Archive | November, 2014

A Little Taste of Belgium (in Denmark)

27 Nov

*This blog post is dedicated to my Uncle Brad, Michelle, and Dr. Tony Godzieba, all three of whom I am forever indebted to for introducing me to the sweet nectar of the gods that is Belgian beer.


Århus University has a student bar on campus called the Studenterhus. It is well-stocked with an impressive collection of Danish, German, and most notably, Belgian beers. This enticed a few friends and I to spend an evening trying their best Belgian brews – and we were not disappointed. Their massive menu featured such standouts as Chimay, La Trappe, Rochefort, Orval, Tripel Karmeliet, and Westmalle (both their Dubbel and Tripel, in case you were wondering). But the crème de la crème was none other than Westvleteren (yep, you read that right):


Commonly considered the best beer in the world (if you don’t believe me, see also here and here), Westvleteren is brewed by a group of Flemish monks in the Trappist Abbey of Saint Sixtus of Westvleteren in western Belgium, close to the French border. The monks live a solitary life of prayer and make their world-famous beer only to finance their monastery, and as a result produce very limited quantities of their prized brew in humble, label-less bottles. This makes the beer almost impossible to find – even in Belgium (one rare exception was when the monks needed money for a new roof, which prompted them to export a batch to the U.S. – more on that here and here). So that’s why we were both shocked and astounded to see a handful of Westvleteren 8s sitting in a locked fridge at the edge of the bar. Despite the steep price (too steep to repeat) we paid up, split a bottle, and drank her down – sip by precious sip. Stupendous. When we asked how in the world they managed to import the best and maybe the rarest beer in the world, all we could get out of the bar tender was “we have a connection.”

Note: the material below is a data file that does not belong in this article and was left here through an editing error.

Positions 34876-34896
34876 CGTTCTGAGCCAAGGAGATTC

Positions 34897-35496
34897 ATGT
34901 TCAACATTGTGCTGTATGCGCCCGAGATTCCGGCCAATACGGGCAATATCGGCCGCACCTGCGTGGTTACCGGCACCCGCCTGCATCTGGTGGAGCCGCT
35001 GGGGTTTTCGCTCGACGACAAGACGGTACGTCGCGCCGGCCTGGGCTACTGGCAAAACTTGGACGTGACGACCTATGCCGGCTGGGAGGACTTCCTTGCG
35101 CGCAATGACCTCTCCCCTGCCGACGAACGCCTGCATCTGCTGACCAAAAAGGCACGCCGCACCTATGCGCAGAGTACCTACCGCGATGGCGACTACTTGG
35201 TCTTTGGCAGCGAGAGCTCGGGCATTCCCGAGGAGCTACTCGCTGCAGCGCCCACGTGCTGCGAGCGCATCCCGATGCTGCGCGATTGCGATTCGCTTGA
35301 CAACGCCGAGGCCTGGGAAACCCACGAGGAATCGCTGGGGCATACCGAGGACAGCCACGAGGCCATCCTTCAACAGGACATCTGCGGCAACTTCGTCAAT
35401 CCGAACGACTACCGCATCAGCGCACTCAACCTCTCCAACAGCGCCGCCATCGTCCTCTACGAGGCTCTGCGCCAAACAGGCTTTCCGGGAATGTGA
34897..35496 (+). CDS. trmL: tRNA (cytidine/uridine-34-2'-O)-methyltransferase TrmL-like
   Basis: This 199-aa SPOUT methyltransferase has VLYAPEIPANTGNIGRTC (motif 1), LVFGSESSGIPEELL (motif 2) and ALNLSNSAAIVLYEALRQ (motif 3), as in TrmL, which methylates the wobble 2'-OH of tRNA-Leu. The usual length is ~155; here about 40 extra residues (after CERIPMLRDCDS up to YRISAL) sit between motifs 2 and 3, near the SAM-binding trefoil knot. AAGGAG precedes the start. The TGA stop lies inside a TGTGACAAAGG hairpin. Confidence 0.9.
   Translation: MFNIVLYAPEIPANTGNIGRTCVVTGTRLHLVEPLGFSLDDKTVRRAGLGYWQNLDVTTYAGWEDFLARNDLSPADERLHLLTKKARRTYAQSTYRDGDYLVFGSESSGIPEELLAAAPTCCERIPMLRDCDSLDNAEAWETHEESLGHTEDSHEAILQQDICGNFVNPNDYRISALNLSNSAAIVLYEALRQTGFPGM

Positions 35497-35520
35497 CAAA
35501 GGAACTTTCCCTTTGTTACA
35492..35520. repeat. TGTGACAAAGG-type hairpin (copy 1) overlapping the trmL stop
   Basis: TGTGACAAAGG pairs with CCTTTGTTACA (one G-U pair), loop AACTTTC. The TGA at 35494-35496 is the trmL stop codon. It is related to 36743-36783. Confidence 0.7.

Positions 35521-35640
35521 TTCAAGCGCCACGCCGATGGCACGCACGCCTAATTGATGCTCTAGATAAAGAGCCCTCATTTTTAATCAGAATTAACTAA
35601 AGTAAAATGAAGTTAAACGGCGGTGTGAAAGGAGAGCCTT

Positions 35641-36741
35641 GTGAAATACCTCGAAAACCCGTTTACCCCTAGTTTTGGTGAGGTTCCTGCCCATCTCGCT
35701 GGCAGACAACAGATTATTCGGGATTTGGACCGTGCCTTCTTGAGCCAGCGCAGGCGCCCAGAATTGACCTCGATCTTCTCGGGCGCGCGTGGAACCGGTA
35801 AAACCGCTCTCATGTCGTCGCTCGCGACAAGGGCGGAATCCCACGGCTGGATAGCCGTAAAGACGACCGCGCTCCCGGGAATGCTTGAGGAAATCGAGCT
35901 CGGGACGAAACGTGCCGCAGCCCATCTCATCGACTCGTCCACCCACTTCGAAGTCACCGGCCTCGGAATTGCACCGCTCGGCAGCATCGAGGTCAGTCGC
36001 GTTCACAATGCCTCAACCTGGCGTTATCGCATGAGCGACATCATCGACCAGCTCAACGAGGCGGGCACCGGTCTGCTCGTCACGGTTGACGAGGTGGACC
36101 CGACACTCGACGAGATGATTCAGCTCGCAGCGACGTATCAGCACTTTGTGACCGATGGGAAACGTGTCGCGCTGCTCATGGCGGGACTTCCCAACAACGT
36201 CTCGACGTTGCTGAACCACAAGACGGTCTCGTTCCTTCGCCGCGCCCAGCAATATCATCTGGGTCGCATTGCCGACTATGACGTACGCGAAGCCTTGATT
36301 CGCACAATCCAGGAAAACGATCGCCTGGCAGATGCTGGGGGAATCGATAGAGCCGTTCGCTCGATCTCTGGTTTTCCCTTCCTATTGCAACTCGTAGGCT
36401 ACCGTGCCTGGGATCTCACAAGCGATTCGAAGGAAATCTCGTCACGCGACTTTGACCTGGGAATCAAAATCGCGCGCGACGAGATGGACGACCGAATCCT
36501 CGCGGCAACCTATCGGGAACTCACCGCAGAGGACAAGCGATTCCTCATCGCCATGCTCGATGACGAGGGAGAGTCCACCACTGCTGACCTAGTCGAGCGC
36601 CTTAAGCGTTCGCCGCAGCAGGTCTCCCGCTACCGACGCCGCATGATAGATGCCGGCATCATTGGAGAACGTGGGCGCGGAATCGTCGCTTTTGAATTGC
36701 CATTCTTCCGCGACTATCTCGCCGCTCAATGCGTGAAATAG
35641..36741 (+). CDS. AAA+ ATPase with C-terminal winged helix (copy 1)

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Luckily, this was not to be our last night of Belgian beer and debauchery. The very next weekend, Karen, one of my fellow exchange students, who is from Flanders (the Flemish-speaking part of Belgium) was hosting some of her friends from her hometown. When Karen’s friends saw that I had brought a few (very modest) Belgian beers to the party, they were quick to make friends, and before long had introduced me to Rodenbach, a red Flemish sour ale brewed in their hometown of Roeselare in West Flanders which they had brought with them.


By the end of the night, we were all planning a pilgrimage to the Westvleteren Brewery. Until then, I think the Studenterhus has got us covered…


25 Nov


If you happen to find yourself in Denmark on the first Friday in November, you’re in for a treat. On this magical day every year, the Danes celebrate “Juledag,” or for short (and translated): J-Day.

J-Day marks the momentous release of the Danish beer company Tuborg’s Julebryg, or Christmas beer.


The tradition is not difficult to take part in, since Tuborg trucks drive to 100s of towns throughout the country, stopping often to distribute free Christmas-beer and funny blue hats to pretty much anyone within sight of the truck.


Things are a bit more regulated at the bars, where the taps aren’t allowed to pour the good stuff until 8:59pm exactly. If you start early, you’re likely to be ratted out by one of your customers and will be placed on Tuborg’s “black list” for next year’s J-Day (and you thought finding a lump of coal in your stocking was a tough punishment). National Public Radio has more on J-Day here:

When J-Day arrived earlier this month, some friends and I were lucky enough to be at an on-campus, student-run Friday Bar which was partaking in the J-Day tradition, so we got to experience the festivities first hand (and not a minute before 8:59pm):


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